June 6, 2014 -- Nate Silver has become famous for taking a topic and intensely dissecting it based on data. He may be most known for his political analysis, but it's his latest project that has us extremely intrigued: the burrito bracket.
Silver, on his blog FiveThirtyEight, has set out on a mission to find the country’s best burrito. And because this is Nate Silver, it’s not some half-baked attempt based on opinion. This quest is rooted in cold, hard data, and the site has even hired an official burrito correspondent to do the dirty work of tasting and rating.
Silver and his team started by analyzing the Yelp data of every restaurant in the country whose profile mentions the word “burrito” (which is 67,391). They then whittled down the selection by creating an overall rating they titled, “Value Over Replacement Burrito”
Based on the similar baseball statistic of evaluating the value of replacing a player to get a better sense of the worth of that player, the “VORB” is a formula that Silver came up with to rank the 67,000 restaurants.
“It’s super complicated, but the idea is to take the Yelp rankings and take into account that different geographical areas use Yelp differently and have different feelings about burritos and Mexican food and come up with a statistic that helps us come up with an idea of perhaps the quality of that restaurant,” burrito correspondent Anna Barry-Jester explained.
This left the team with several hundred of the top-ranking burrito-selling restaurants in the U.S., which a burrito selection committee – consisting of four food critics and chefs, as well as Silver and Barry-Jester – narrowed down to the top 64 restaurants by four regions. The regions (California, West, South and Northeast) were based on the Mexican-American population in each state, the number of Mexican restaurants in each state and the relative popularity of the word “burrito” as a Google search term in each state multiplied by the state’s population.
And now it’s up to Barry-Jester to determine the best burrito in an NCAA-style bracket of 64 options. She is currently our country’s best hope at finally answering this all-important question, traveling each region and eating one to two burritos per day on FiveThirtyEight's dime, choosing which she likes best in three rounds that will ultimately determine one winner.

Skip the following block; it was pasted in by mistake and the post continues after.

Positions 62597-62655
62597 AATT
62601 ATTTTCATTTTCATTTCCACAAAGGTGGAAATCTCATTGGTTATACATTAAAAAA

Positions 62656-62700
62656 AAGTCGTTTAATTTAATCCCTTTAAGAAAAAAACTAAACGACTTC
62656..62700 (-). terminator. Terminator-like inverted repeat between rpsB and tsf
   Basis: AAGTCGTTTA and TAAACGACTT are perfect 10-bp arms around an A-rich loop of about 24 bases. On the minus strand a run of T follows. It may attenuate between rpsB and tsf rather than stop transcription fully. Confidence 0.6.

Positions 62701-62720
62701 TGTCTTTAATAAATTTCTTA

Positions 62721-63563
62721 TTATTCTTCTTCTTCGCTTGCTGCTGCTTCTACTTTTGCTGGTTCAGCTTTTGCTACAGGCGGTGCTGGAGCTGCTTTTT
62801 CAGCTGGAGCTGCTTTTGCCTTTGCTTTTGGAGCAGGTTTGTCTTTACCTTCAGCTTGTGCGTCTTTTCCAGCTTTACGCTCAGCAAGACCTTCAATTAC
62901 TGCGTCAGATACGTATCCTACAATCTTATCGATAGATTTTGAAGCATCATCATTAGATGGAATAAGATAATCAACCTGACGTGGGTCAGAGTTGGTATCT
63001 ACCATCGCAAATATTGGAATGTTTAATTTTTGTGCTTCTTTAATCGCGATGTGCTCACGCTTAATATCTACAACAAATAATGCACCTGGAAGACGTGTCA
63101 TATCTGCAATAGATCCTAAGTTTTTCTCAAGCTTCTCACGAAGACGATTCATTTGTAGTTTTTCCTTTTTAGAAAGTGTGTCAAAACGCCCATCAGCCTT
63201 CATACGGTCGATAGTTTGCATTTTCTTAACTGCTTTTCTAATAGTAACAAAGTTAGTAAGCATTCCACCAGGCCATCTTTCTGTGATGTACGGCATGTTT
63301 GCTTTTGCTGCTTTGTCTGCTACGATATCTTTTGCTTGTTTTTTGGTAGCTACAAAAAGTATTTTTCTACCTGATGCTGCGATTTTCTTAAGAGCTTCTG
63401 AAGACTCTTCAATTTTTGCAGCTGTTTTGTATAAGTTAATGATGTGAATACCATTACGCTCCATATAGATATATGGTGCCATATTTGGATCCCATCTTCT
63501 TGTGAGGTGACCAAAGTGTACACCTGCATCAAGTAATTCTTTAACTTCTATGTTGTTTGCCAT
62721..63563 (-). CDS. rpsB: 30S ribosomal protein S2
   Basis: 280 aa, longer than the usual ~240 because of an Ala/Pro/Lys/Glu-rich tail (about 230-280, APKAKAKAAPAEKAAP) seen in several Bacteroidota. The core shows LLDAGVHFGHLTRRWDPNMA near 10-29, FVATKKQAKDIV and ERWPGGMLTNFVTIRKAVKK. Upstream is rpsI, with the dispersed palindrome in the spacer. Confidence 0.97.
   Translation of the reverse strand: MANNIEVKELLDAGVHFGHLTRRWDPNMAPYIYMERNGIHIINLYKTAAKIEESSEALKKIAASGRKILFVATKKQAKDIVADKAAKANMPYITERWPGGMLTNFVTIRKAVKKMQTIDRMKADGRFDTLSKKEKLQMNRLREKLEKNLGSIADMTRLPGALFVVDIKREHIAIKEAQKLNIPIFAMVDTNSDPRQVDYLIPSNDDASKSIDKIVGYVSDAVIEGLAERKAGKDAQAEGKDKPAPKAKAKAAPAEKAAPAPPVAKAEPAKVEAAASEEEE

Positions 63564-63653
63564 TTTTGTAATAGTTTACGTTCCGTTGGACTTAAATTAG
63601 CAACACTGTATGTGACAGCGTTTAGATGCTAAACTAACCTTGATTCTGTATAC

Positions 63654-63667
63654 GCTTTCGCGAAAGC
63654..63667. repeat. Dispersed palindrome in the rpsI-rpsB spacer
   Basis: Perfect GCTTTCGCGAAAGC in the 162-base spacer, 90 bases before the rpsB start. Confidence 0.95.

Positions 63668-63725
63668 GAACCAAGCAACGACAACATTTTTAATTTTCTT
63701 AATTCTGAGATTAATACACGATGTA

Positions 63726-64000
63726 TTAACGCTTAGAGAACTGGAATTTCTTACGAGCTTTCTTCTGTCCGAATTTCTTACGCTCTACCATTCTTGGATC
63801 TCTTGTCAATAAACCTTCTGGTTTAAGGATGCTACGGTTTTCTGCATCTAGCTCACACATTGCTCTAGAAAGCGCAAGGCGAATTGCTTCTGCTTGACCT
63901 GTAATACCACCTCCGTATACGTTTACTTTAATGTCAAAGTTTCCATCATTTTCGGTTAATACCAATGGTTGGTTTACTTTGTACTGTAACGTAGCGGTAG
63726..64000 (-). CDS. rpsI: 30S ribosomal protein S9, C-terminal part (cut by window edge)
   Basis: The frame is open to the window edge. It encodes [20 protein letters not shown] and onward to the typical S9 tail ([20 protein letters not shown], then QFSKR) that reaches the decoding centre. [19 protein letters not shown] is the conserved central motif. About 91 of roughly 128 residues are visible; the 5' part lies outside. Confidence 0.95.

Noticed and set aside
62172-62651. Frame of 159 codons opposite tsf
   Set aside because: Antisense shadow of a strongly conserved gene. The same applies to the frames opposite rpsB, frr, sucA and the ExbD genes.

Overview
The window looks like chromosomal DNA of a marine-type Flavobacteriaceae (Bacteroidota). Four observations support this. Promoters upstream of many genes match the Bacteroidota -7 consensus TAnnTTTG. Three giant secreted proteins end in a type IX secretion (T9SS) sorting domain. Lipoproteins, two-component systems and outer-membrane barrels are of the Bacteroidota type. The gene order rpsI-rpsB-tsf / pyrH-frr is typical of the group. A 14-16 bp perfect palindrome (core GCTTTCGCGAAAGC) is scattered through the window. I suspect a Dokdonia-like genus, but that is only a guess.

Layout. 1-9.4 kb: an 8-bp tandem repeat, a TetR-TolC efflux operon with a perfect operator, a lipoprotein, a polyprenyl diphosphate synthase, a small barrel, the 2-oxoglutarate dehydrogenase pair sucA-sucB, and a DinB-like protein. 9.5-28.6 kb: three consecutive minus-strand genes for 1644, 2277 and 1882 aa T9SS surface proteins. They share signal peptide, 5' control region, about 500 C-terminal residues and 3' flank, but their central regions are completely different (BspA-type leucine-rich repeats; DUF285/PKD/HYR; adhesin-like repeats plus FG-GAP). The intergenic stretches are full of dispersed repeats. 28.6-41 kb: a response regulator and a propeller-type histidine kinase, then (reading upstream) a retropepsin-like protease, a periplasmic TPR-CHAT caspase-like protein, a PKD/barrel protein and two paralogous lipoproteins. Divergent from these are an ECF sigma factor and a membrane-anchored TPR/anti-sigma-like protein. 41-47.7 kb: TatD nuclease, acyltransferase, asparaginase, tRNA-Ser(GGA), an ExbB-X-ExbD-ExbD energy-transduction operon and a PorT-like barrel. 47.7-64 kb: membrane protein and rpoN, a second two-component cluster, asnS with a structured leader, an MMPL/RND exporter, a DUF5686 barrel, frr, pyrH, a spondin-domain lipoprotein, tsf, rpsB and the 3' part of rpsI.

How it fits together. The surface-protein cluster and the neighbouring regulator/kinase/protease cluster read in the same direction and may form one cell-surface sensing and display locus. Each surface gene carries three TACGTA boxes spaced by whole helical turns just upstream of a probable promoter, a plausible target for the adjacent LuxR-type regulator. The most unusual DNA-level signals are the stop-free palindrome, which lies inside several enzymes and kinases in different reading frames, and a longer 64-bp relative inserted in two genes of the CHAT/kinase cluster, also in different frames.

But who is Anna Barry-Jester? What does she even know about burritos?
"I guess I represent really the ‘everyman’ in terms of the way I eat and think of food as opposed to a food critic, which has its pros and cons,” she told ABC News. “I don’t have a journalism background in food, but I have a pretty solid background in eating.”
Barry-Jester said she is trying to take a number-based approach to ranking the burritos as opposed to just her own opinion.
“Of course, I have my personal tastes, but we’re trying to determine as much as possible what the best actual burrito is at these places so I don’t just order based on my tastes,” she said.
Silver outlined some ground rules for Barry-Jester that include ordering the “house specialty” burrito, eating at least half the burrito, judging each restaurant based on its actual performance rather than on prior judgments, avoiding experiences not available to an anonymous patron and, most importantly, concentrating on the quality of the burrito rather than other factors.
To be able to filter out for personal opinion and focus on quality, Barry-Jester created a scoring rubric that has five components, and she said she has no specific meat preference and “can get down with vegan and pork belly.”
“Essentially I’m looking at different factors of the quality of the food like the tortilla, ingredients, overall flavor profile, those kinds of things,” she said. “With Yelp, obviously a huge part of how people grade restaurants is just through a cursory look at service, decor and price. And so we are not taking those factors into account when I actually judge the burrito.”
At the end of the day, despite Silver applying numbers and formulas, our country’s best burrito rests on the shoulders of Barry-Jester.
“Food is completely subjective. My taste buds are not like anybody else's on the planet,” she said. “I don’t expect my choice for number one will be the same as everyone’s choice for number one in the country, but I want to give people as much information as possible so if they happen to be in Tennessee, they can eat this burrito for a really great food experience.”
Barry-Jester will be documenting her travels and burrito experiences on FiveThirtyEight in the coming weeks as she comes to a final decision.